Summer cooking

Tisane

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Most of the herbs I grow on my deck are for cooking or eating. There is always a good supply of basil, parsley, thyme, rosemary and chives. It’s wonderful to step out of the kitchen and pick a handful of herbs to add to a dish. I also have a bay tree. I’m a big fan of bay leaves, I can’t boil a potato without a bay leaf. Most of my herbs die over the winter, but if I’m lucky the chives and thyme return in the spring. My rosemary and bay trees get special attention, they spend the winter indoors, in my stairwell where it is bright and cool. Oh, to live in a climate where they could stay outside all year.

Another herb I nurse through the winter is lemon verbena. Its leaves have a potent aroma and almost overpowering lemon flavour so only a small amount is needed. As the leaves are rather tough, I use a sprig when flavouring a custard, or syrup then I can remove all the leaves before serving. Lemon verbena’s power also makes it perfect to balance the intensity of quinces. However, my favourite way to enjoy this herb is as tea, or tisane in French.

A pot of it sits right now on my window ledge as I write this post.

Dinner for a hot night

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This is only my second post for August. I blame the weather. I’m not complaining about it, the heat is better than the cold, even when it’s humid. However, by mid-afternoon my brain turns to mush and I find it difficult to focus. I end up dozing, which doesn’t improve my mental powers, or playing sudoku which can help but usually just frustrates. So that’s my excuse.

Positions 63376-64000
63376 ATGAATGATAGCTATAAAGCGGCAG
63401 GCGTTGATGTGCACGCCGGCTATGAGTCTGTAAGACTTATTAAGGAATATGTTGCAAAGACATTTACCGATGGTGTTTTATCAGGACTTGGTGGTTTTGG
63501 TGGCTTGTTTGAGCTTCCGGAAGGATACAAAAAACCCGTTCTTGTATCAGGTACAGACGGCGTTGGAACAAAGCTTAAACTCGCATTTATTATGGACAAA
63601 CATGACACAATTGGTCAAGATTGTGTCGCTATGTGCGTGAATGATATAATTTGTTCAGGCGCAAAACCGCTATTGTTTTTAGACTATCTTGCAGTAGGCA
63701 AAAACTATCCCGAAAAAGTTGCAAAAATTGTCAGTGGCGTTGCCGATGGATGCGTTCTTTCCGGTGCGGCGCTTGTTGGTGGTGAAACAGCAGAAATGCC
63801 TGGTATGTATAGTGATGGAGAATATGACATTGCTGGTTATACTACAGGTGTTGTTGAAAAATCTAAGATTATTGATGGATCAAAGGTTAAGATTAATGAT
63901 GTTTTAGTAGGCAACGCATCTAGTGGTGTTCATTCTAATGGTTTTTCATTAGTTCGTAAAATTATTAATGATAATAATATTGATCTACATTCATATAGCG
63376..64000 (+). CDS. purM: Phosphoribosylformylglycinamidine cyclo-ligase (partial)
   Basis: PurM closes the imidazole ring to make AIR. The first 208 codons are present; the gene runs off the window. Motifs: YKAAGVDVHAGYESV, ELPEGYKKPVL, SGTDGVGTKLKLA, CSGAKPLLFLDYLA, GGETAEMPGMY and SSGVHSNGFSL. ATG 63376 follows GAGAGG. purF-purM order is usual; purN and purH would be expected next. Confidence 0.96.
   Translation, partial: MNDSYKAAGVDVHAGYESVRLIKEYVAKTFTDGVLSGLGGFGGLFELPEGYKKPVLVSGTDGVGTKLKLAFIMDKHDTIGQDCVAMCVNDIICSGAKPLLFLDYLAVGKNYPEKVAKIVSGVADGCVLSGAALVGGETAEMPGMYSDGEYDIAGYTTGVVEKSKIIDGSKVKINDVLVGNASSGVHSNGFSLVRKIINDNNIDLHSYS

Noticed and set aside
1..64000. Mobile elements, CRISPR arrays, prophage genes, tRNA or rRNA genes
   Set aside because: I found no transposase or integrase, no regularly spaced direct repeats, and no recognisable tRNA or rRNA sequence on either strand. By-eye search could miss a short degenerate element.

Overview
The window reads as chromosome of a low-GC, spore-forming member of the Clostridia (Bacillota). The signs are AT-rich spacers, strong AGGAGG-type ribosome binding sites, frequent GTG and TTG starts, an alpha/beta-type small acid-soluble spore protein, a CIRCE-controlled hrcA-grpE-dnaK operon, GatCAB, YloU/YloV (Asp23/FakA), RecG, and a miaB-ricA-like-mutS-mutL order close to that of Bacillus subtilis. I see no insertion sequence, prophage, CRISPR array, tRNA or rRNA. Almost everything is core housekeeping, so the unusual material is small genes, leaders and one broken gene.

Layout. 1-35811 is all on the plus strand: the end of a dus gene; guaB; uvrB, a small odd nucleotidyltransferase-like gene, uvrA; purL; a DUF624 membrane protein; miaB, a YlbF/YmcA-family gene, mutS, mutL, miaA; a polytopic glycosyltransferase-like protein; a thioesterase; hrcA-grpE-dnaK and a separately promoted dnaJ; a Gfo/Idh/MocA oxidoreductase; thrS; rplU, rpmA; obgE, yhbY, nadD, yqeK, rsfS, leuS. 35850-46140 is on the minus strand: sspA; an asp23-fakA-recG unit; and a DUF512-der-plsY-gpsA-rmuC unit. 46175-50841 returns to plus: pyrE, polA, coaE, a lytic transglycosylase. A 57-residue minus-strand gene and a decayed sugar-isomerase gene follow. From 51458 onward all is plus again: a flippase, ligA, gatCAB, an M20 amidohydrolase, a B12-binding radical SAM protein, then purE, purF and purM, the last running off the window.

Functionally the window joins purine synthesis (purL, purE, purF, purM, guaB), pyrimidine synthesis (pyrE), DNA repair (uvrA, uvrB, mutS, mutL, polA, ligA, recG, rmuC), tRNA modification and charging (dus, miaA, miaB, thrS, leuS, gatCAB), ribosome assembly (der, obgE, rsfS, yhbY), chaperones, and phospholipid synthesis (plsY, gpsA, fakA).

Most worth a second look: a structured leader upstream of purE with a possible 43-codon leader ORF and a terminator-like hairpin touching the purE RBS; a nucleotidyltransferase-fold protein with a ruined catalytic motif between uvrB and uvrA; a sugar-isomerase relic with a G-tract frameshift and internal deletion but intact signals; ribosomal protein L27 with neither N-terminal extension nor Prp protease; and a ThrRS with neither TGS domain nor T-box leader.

The heat not only muddles the mind, it dampens the appetite. Luckily the abundance of fresh vegetables at my local farmers markets inspires. Simple quickly cooked meals, laden with vegetables will lure me into my non air-conditioned kitchen on the hottest days.

Usually I start with bacon, duck fat or olive oil, add chopped shallot or onion then whatever I’ve bought at the market. Broad beans or favas, depending where you live, diced red pepper and a little vegetable stock. Cooked orecchiette were added to the mix and a little pecorino grated over the top. Then out  on my deck with a chilled rosé, a perfect summer meal.

Morels and peas have reappeared in my market. The morels  from British Columbia are too beautiful to resist and the peas and baby potatoes are local. I’ve been making a stock with the pods. Simply simmer the pods with a little onion for a light, flavourful, and very useful stock. I was inspired by a recipe from my friend Annie Wayte’s Keep It Seasonal: Soups, Salads, And Sandwiches.

Same method, cook the potatoes separately in that stock then add them to the mushrooms and peas. No cheese here, but if you have any truffle oil a few drops will enhance this dish.

Sorrel

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I love the refreshing lemon taste of sorrel. You can buy small bunches in gourmet stores, but anyone who has cooked sorrel knows you need more than a bunch.
In Riga, Latvia you can buy sorrel by weight and I made my first sorrel soup using smoked bacon and thick, rich sour cream. My friend Ilze, who has serious Latvian credentials, told me if I got sorrel started in my garden it would grow like wildfire, so I went searching for seeds. No luck.

Then my friends Bruno and Karen, who live in Poitiers, France and keep a patch of stinging nettles just so they can make pasta, sent me French sorrel seeds, which I planted at the end of last summer. Now I have two flourishing plots of sorrel, one in my deck planter and the other in my garden, where so far it has only been attacked by a few slugs as passersby fail to recognize it.

Sorrel is delicious with bacon, a natural with eggs, in a salad, or melt the leaves in butter to create a creamy purée.  Now that the heat has arrived I am  making cold sorrel soup, which has a wonderfully refreshing lemon acidity. My recipe is an adaption of Margaret Costa’s. You might be tempted to use chicken stock, but I think it overpowers the soup, so I use a vegetable stock made from simmering pea pods and mint.